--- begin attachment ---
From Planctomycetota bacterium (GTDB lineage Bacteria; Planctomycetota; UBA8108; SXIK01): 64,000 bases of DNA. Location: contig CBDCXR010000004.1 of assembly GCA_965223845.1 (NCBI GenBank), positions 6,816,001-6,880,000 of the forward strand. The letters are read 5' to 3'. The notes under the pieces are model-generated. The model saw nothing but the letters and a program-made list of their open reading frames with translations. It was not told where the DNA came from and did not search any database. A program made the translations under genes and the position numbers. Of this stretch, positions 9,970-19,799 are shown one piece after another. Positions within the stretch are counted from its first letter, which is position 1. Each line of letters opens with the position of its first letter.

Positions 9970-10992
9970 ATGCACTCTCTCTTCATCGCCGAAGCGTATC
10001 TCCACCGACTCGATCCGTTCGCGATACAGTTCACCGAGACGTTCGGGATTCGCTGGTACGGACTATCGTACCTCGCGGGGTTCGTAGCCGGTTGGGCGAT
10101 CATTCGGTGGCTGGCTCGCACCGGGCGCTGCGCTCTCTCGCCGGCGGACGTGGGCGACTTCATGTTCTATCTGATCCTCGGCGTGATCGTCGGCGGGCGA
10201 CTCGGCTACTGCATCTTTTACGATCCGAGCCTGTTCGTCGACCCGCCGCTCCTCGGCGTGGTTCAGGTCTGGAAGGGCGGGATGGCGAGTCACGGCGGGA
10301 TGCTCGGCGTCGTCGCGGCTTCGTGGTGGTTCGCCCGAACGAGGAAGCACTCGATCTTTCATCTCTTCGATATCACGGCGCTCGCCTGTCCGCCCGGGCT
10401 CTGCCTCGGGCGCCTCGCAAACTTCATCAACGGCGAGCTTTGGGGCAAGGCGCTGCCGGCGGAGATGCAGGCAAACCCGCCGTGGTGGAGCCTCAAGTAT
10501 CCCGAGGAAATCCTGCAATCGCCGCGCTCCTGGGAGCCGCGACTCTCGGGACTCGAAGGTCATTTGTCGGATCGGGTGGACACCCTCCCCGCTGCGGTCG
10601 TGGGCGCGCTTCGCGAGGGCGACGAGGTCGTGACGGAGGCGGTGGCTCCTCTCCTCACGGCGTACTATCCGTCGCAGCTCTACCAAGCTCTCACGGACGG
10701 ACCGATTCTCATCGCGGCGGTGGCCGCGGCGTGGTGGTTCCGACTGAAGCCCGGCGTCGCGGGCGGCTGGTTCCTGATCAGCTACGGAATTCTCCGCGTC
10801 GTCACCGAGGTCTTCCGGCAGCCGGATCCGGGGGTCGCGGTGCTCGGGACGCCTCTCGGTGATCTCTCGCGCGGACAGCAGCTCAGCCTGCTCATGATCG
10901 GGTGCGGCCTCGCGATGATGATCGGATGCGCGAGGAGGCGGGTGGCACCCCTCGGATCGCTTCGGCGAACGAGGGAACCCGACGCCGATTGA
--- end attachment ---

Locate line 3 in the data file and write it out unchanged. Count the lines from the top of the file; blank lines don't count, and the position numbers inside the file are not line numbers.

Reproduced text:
9970 ATGCACTCTCTCTTCATCGCCGAAGCGTATC